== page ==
Murkowski And Collins Draw Blood In Pointed Question On Trump’s Political Motives

WASHINGTON, DC - OCTOBER 02: Sen. Lisa Murkowski (R-AK) (L) and Sen. Susan Collins (R-ME) share an elevator as they head for the weekly Senate Republican policy luncheon at the U.S. Capitol October 02, 2018 in Washin... WASHINGTON, DC - OCTOBER 02: Sen. Lisa Murkowski (R-AK) (L) and Sen. Susan Collins (R-ME) share an elevator as they head for the weekly Senate Republican policy luncheon at the U.S. Capitol October 02, 2018 in Washington, DC. Senate GOP leaders agreed last week with the Judiciary Committee to allow the FBI to conduct a one-week investigation into sexual assault allegations against Supreme Court nominee Judge Brett Kavanaugh before the Senate votes on his confirmation. (Photo by Chip Somodevilla/Getty Images) MORE LESS

Sens. Lisa Murkowski (R-AK) and Susan Collins (R-ME) pitched President Donald Trump’s lawyers a curve ball Wednesday, asking a question that underscored the political motive behind Trump’s sudden interest in Ukrainian corruption.

The senators asked if Trump ever mentioned the Bidens in connection to corruption in Ukraine before the former Vice President announced his candidacy for president in April 2019.

Deputy Counsel to the President Patrick Philbin struggled to defuse the loaded question, spending some time explaining that his knowledge of what the President said comes only from the House’s limited inquiry and that some points were not “thoroughly pursued” in the record (he did not elaborate that the record was so curtailed because of the White House’s blocking of key administration figures from testifying).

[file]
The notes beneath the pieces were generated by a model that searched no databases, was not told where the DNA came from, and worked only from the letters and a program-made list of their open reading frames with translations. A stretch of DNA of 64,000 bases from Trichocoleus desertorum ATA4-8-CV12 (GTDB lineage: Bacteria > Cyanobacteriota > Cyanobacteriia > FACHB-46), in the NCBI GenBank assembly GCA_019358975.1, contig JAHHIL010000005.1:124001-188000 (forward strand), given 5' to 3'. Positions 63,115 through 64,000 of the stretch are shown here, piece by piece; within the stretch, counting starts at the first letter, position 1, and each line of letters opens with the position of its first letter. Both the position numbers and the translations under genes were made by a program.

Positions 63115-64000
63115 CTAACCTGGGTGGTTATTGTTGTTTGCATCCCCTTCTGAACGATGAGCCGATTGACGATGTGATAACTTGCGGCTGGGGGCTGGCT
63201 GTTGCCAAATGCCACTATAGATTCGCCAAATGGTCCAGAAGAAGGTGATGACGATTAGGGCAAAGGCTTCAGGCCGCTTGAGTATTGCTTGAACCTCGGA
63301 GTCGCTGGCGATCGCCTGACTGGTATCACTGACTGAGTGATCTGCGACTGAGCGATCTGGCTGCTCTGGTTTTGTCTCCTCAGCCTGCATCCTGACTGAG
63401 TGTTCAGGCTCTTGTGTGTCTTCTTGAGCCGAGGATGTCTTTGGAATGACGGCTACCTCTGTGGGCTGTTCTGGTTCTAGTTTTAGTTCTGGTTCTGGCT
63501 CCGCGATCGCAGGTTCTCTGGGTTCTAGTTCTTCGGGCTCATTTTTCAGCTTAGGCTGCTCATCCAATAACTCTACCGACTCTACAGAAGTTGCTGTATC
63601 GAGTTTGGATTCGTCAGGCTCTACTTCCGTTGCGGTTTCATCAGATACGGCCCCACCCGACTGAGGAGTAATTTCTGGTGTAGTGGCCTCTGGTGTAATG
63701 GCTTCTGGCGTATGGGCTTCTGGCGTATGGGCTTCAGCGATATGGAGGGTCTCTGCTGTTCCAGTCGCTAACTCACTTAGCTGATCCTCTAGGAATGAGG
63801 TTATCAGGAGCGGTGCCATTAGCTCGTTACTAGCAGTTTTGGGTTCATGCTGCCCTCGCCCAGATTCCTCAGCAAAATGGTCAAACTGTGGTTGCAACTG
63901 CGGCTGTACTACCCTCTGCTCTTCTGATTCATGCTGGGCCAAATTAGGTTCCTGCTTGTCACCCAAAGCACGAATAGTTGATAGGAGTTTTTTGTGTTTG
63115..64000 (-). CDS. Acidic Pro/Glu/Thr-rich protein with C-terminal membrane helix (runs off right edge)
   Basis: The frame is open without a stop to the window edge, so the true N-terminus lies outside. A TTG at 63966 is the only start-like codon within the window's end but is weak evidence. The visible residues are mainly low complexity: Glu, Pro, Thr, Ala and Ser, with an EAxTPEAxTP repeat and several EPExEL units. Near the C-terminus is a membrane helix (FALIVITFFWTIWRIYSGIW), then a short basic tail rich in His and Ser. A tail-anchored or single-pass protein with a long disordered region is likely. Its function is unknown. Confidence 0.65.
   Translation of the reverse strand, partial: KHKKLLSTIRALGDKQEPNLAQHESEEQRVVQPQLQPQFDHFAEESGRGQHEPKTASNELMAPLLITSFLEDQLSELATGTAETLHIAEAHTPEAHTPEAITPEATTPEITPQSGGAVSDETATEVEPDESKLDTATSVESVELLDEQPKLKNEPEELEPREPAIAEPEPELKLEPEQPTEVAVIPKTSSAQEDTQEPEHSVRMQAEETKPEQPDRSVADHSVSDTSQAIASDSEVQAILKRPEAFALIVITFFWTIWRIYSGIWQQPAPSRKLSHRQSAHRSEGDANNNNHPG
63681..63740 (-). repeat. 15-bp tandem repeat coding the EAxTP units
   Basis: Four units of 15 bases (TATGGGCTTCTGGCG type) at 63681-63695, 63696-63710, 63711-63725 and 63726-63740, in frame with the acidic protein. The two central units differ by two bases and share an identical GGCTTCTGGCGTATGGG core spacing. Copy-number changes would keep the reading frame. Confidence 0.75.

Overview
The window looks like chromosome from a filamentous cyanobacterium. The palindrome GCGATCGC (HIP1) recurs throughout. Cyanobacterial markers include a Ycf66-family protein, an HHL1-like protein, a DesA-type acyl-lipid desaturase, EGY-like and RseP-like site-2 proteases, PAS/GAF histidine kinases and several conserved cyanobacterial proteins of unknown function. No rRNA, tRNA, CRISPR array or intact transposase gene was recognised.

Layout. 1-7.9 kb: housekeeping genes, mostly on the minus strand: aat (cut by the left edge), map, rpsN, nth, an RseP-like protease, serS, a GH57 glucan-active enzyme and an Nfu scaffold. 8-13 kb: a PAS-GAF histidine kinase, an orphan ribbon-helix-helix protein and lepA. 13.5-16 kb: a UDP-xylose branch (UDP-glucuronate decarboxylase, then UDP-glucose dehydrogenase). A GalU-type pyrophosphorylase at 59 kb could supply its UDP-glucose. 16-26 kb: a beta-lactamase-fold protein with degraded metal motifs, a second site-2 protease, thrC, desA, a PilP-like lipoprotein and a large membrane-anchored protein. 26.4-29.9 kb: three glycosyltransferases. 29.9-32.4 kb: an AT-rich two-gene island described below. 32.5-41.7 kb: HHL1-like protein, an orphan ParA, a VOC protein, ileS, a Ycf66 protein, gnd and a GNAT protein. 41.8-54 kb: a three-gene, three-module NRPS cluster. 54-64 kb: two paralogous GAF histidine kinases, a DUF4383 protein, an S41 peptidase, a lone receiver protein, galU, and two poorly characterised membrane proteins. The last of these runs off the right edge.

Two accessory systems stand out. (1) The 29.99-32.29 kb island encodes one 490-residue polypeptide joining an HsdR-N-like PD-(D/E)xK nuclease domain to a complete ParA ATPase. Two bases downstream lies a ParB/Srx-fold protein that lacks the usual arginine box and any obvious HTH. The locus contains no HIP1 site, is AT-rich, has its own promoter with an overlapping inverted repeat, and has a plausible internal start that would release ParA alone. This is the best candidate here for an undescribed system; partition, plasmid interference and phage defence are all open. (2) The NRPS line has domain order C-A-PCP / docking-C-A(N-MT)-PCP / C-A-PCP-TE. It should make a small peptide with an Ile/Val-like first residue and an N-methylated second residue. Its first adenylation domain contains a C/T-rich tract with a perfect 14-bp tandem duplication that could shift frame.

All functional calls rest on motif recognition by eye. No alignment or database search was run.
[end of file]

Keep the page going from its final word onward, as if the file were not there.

Philbin eventually answered: “…I can’t point to something in the record that shows President Trump at an earlier time mentioning specifically something related to Joe or Hunter Biden.”

Philbin quickly pivoted to smearing the Bidens and rehashing Rudy Giuliani’s fact-finding mission.

The question, coming from those two senators, is significant. Trump’s alleged passion for cleaning up Ukrainian corruption has been a frequent defense from his lawyers by way of explaining why he held up the military aid. The query shows that these two lawmakers may not be buying it.

And while guessing at the thoughts behind the senators’ questions involves some measure of tea-leaf reading, this exchange reveals at least that they are actively engaging with testimony about Trump’s nefarious motives and willing to ask the President’s team unflattering questions.

For Republicans hoping to keep the caucus unified when it comes time to vote on witnesses, this small measure of rebellion is surely worrying.

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